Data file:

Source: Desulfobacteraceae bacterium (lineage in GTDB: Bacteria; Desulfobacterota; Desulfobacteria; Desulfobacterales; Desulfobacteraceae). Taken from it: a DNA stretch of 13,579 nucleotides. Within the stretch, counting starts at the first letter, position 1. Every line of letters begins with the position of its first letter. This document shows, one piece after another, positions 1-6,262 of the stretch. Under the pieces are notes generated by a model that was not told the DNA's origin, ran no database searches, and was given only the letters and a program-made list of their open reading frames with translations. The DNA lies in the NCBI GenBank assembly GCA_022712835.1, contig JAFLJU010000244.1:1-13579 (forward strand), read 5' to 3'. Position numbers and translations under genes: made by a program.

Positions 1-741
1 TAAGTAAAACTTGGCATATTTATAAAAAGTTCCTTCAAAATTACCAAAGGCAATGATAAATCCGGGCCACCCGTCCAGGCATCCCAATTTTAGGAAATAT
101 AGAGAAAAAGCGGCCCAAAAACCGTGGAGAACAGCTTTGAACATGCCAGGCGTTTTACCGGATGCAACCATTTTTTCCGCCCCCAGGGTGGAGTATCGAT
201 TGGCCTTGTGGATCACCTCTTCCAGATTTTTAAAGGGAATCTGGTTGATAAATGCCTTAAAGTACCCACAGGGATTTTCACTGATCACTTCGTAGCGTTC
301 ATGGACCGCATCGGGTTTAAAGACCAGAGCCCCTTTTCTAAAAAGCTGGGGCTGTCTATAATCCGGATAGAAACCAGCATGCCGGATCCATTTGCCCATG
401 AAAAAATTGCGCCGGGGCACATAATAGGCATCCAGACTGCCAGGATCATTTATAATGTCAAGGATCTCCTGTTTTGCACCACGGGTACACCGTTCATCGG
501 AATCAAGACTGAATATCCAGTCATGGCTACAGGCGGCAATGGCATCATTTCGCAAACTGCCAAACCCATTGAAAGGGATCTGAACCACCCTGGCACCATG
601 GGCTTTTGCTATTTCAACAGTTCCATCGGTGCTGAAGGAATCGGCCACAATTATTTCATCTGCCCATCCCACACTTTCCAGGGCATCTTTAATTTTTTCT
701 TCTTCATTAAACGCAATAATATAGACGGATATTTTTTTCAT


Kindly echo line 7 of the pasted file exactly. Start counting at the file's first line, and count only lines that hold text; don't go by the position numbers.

401 AAAAAATTGCGCCGGGGCACATAATAGGCATCCAGACTGCCAGGATCATTTATAATGTCAAGGATCTCCTGTTTTGCACCACGGGTACACCGTTCATCGG